In my Google Hangout discussion I mentioned using the development of theological concepts in dating a particular writing. I don’t think I really covered the issue involved all that well, so I’m going to follow up briefly here. My purpose is not to argue any particular position, but to illustrate the issues.
If I might start from a slightly broader approach, one of the ways in which one dates a particular writing is by looking at things in it that connect to events outside of it. Hopefully some of those things outside of it can be dated more precisely than the writing itself. In all cases, one should be aware that no single element provides an absolute answer. One normally gathers a set of arguments and searches for the best possible explanation of all the data. Often people reject an argument as weak when it is not intended to stand alone at all, but rather is just suggestive. It has to be combined with other data.
To take an example from the Hebrew scriptures, the destruction of Samaria (722-721 BCE) is described both in 2 Kings and in Assyrian records. We can get quite precise dating from the Assyrian records, while we only have relative dating from Kings. We can tie the events together with a high degree of accuracy because the event is described in both.
Narrowing it down a bit, consider both the authorship and dating of the pastoral epistles, Titus and 1 & 2 Timothy. Many scholars believe that these were written by someone in Paul’s name after Paul had died. Note here how authorship and dating interact. If Paul wrote the pastoral epistles they must date no later than the early 60s CE, since Paul dies in that period. He is unlikely to be producing new epistles after his death! Here, however, it works the other way. If it isn’t Paul that wrote them, then it is likely they were written after Paul’s death. Nobody is likely to be sending around letters claiming to be from Paul while Paul was still alive, at least not without inviting scandal.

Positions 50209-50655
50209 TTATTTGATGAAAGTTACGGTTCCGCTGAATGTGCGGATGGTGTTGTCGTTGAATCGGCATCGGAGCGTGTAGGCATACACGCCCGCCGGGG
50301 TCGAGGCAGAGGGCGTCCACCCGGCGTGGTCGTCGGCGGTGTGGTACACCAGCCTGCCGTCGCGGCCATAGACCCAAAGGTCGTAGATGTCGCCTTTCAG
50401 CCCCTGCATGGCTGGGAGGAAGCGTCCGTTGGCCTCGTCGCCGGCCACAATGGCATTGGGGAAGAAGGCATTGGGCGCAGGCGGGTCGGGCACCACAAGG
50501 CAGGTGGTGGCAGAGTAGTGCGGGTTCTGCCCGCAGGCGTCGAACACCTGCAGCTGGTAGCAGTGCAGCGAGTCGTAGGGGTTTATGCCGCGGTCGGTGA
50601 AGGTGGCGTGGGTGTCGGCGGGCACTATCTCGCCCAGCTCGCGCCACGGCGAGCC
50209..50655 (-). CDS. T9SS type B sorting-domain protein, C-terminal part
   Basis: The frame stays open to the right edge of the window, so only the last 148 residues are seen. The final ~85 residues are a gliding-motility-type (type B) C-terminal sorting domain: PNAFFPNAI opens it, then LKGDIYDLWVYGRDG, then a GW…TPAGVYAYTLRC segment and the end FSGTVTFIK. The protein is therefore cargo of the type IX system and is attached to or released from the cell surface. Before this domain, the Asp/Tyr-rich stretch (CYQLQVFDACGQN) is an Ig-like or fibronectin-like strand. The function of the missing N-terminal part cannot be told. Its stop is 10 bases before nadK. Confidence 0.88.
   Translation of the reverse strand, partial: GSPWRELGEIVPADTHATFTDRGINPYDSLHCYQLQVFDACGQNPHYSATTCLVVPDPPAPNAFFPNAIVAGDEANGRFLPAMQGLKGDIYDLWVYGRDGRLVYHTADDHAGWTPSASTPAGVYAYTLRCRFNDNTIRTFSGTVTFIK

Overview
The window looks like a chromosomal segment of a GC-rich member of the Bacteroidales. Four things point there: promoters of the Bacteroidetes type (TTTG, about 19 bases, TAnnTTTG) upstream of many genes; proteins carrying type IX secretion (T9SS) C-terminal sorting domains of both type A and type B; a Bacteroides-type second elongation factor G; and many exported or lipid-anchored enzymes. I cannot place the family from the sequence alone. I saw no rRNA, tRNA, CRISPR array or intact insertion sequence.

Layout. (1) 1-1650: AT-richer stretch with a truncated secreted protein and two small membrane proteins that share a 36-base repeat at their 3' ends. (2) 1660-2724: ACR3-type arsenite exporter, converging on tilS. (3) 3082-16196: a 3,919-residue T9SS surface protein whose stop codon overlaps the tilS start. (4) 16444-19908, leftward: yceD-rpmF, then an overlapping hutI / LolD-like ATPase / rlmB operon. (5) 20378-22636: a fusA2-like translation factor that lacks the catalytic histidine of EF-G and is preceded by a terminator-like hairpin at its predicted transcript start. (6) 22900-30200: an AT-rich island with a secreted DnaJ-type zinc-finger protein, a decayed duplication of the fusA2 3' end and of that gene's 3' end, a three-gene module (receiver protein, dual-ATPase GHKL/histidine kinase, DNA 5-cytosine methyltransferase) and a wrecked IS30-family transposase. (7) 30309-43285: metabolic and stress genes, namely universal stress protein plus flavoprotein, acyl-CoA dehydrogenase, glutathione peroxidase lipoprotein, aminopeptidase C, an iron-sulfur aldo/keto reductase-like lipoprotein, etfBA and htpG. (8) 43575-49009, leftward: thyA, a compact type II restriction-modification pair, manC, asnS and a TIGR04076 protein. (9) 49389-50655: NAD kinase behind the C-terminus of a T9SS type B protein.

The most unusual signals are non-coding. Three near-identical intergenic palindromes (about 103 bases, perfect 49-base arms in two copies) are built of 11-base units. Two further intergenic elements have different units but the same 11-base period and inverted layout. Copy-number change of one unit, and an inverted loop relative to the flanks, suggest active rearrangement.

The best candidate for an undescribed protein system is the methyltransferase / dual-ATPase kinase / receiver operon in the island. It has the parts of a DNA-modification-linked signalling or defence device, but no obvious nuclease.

But why the later date? One argument relates to church history. Some would hold that the church organization displayed in the pastoral epistles is too advanced to reflect the time of Paul. In a sense, then, the later writer would be using Paul’s name to bless these developments in church organization. I’m not going to try to argue this one way or the other as that’s not my purpose. What I do want to point out is that this form of dating requires two things: 1) A correct reading of the level of church organization reflected in the epistle, and 2) An accurate assessment of the development of church organization.